Predicting the Extreme Ultraviolet Radiation Environment of Exoplanets Around Low-Mass Stars
AuthorPeacock, Sarah Rose
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PublisherThe University of Arizona.
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AbstractCorrect estimates of the high energy radiation environment around low-mass planet host stars are important for studying the photochemistry and stability of exoplanet atmospheres. Increased levels of stellar extreme ultraviolet (EUV; 100-912 A) radiation can lead to significant atmospheric escape and global-scale water loss on close-in exoplanets, potentially leaving them uninhabitable. While interstellar contamination makes observing in these wavelengths difficult for any star other than the Sun, a stellar atmosphere model may be used to compute the stellar EUV spectrum. In this dissertation, I present semi-empirical non-LTE synthetic spectra of M stars that span EUV to infrared wavelengths. These upper-atmosphere models are constructed using the atmosphere code PHOENIX and contain prescriptions for the chromosphere and transition region. In Chapter 3, I present a case study on the M8 star, TRAPPIST-1. I construct a set of models that reproduce UV observations of TRAPPIST-1 and other M8 stars and predict EUV fluxes either consistent with or slightly higher than estimates derived from empirical scaling relationships. Results demonstrate that the EUV emission is very sensitive to the temperature structure in the transition region. Predicted levels of high energy radiation emitted by the host star indicate that the three TRAPPIST-1 habitable zone planets likely have little liquid water on their surfaces. In Chapter 4, I compute synthetic spectra of three early M dwarf planet hosts: GJ832, GJ176, and GJ436. The models closely reproduce UV observations of the stars and predict EUV fluxes consistent with estimates calculated using other techniques. We find that the temperature structures that reproduce the observations for all three early M stars, plus TRAPPIST-1, are nearly identical, suggesting that the upper atmospheres of all M-type stars may look the same. In Chapter 5, I model the evolution of EUV radiation from M stars through time. The models are guided with GALEX UV photometry and show elevated levels of EUV flux in the early stages of a stellar lifetime, when exoplanet atmospheres are forming. I predict how the average upper atmosphere structure changes over time and present age-dependent spectra that are important for determining the stability of the habitable zone around M stars.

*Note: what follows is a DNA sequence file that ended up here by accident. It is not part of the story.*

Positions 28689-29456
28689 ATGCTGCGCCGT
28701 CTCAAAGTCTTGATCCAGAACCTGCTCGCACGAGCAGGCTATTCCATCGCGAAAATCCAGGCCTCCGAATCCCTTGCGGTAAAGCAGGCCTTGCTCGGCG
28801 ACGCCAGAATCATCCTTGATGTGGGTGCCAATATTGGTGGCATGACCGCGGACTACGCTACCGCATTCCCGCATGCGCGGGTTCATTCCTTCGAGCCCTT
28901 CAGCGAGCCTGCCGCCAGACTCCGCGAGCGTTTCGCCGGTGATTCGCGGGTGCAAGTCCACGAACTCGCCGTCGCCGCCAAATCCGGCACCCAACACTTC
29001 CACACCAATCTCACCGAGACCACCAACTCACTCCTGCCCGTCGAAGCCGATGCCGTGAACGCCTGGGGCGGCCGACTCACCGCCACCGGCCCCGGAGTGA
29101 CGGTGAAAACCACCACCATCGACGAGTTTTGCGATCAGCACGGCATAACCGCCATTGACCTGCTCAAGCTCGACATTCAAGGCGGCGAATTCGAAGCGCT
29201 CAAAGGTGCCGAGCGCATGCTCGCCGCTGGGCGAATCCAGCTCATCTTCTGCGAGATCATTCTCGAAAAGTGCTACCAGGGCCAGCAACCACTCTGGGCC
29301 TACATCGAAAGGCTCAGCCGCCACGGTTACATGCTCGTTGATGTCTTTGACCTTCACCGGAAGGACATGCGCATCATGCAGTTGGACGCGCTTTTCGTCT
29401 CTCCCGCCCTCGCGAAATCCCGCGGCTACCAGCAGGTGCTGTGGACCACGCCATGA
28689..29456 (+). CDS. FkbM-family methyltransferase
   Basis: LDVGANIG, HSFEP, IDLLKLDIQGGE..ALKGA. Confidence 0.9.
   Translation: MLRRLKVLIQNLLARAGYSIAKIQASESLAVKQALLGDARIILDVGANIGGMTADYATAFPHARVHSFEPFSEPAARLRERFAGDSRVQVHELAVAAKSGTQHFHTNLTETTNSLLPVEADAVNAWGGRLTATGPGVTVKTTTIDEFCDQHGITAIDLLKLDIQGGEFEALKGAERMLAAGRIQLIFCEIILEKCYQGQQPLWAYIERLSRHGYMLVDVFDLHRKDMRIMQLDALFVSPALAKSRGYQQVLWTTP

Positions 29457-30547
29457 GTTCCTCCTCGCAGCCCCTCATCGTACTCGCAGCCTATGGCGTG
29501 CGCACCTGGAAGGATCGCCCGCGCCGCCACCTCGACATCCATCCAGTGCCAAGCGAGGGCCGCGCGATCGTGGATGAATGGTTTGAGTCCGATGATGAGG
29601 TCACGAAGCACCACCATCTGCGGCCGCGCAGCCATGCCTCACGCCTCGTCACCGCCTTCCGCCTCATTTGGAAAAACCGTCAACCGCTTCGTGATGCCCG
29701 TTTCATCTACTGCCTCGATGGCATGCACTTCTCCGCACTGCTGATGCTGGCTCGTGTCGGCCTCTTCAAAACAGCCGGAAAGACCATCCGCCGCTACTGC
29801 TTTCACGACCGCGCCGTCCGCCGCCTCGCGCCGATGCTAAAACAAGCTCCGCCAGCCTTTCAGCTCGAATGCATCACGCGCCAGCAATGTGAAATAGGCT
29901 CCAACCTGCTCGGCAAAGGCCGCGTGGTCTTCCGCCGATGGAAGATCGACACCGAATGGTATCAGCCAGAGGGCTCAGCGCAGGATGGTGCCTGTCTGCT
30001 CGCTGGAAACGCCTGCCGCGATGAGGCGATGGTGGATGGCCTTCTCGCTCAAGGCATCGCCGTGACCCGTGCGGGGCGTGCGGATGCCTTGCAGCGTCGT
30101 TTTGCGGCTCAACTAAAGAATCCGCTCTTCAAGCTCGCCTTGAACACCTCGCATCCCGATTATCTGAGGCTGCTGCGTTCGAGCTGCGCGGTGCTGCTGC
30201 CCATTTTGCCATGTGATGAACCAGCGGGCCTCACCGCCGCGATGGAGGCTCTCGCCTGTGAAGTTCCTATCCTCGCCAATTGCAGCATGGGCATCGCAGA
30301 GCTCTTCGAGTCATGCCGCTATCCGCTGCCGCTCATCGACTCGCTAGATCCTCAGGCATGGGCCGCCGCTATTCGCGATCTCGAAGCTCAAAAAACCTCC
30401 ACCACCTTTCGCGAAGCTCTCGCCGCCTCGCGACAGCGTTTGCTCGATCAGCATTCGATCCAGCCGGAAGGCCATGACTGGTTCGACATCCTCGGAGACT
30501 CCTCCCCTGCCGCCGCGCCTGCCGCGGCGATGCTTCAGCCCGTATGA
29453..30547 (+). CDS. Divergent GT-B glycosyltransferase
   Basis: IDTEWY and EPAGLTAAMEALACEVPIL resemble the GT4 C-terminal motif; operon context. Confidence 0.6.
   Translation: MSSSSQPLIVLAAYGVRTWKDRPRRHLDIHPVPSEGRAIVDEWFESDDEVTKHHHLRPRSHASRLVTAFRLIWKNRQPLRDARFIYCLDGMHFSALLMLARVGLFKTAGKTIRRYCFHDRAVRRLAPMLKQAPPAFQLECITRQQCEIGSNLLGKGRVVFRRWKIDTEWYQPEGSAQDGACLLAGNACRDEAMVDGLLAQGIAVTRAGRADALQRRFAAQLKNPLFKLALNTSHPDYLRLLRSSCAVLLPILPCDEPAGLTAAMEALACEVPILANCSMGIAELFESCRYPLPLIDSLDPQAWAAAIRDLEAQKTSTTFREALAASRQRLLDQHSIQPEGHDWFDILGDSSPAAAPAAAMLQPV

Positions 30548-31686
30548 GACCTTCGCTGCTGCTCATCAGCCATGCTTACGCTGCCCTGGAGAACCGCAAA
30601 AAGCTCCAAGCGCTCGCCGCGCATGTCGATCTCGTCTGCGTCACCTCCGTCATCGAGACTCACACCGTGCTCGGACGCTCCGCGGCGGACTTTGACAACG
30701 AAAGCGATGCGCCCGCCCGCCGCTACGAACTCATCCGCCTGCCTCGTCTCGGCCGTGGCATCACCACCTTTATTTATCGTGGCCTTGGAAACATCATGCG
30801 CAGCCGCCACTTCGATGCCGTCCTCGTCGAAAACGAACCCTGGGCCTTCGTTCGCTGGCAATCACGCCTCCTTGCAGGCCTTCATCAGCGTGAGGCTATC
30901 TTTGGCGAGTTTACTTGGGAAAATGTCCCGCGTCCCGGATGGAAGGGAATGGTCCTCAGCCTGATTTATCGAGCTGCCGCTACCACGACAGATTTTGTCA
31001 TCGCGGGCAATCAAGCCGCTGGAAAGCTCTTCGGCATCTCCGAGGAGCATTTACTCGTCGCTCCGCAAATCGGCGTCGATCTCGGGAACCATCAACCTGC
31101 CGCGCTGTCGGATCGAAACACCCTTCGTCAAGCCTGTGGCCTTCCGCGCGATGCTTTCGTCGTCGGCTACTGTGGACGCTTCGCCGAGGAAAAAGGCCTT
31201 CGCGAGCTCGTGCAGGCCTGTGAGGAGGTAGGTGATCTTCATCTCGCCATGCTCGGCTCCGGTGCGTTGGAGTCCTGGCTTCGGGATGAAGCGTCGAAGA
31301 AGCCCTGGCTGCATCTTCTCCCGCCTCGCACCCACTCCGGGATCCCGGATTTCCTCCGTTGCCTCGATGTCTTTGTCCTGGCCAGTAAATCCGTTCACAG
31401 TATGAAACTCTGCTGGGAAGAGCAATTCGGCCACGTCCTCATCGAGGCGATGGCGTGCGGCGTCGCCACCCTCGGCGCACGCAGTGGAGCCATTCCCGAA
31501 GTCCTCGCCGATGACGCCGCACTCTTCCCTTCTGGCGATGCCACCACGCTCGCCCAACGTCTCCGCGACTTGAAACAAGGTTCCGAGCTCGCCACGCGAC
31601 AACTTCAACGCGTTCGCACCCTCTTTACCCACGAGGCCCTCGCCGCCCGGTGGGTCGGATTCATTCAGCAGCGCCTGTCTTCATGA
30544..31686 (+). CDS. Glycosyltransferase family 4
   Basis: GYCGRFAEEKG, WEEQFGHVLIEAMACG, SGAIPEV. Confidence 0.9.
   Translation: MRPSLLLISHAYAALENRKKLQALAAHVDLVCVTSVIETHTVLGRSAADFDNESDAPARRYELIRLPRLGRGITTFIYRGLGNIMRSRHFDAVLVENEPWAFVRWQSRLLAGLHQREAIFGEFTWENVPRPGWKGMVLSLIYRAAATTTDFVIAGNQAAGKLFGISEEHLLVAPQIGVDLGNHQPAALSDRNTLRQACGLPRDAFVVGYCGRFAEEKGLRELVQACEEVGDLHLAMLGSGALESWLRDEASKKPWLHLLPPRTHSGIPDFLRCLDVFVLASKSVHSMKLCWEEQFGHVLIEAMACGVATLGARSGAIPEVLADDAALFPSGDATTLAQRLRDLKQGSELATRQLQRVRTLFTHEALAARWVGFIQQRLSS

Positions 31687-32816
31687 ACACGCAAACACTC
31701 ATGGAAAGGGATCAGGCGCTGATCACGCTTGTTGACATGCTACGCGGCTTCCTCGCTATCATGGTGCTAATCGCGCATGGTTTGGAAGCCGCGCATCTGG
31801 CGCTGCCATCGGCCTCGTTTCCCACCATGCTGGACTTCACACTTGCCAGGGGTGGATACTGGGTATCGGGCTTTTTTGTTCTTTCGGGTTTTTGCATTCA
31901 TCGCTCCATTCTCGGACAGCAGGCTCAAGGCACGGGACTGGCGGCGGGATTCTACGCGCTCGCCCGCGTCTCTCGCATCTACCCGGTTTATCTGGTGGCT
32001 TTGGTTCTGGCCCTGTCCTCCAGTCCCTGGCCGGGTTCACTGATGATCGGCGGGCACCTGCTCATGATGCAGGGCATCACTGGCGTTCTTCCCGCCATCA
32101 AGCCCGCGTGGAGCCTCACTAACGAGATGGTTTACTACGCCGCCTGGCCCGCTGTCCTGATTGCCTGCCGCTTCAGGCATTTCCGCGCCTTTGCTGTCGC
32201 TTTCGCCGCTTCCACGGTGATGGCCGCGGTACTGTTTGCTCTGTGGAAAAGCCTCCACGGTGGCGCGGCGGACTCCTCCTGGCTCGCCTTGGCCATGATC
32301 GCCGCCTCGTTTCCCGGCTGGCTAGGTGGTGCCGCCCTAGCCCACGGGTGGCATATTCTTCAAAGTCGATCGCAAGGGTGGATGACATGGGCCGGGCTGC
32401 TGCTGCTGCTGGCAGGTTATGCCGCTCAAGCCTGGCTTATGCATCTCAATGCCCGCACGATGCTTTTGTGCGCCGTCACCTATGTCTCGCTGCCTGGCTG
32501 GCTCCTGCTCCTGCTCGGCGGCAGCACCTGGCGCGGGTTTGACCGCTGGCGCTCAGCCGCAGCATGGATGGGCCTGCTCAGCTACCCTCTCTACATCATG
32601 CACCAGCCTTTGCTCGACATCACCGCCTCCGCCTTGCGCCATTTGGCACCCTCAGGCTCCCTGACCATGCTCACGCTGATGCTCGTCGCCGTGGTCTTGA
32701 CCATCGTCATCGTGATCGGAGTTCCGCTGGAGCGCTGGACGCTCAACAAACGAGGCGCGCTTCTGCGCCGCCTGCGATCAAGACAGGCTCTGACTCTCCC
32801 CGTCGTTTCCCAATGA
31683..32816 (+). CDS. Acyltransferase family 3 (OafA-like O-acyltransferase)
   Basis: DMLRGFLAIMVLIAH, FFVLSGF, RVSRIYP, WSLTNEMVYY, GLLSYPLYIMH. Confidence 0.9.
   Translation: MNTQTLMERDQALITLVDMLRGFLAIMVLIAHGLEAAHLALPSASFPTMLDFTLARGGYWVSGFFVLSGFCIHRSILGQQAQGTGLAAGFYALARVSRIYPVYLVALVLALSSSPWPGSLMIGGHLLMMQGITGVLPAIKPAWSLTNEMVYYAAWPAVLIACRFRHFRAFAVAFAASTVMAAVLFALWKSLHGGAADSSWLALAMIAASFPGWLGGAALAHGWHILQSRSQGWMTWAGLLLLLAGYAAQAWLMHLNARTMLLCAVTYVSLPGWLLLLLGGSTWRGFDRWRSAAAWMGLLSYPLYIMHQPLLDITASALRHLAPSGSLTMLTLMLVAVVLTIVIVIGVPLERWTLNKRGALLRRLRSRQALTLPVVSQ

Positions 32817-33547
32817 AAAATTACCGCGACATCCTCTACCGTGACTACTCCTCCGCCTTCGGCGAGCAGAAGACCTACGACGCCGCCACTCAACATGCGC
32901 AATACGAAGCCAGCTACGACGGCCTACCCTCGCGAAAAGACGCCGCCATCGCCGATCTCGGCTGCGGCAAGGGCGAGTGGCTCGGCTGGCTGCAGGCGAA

Degree ProgramGraduate College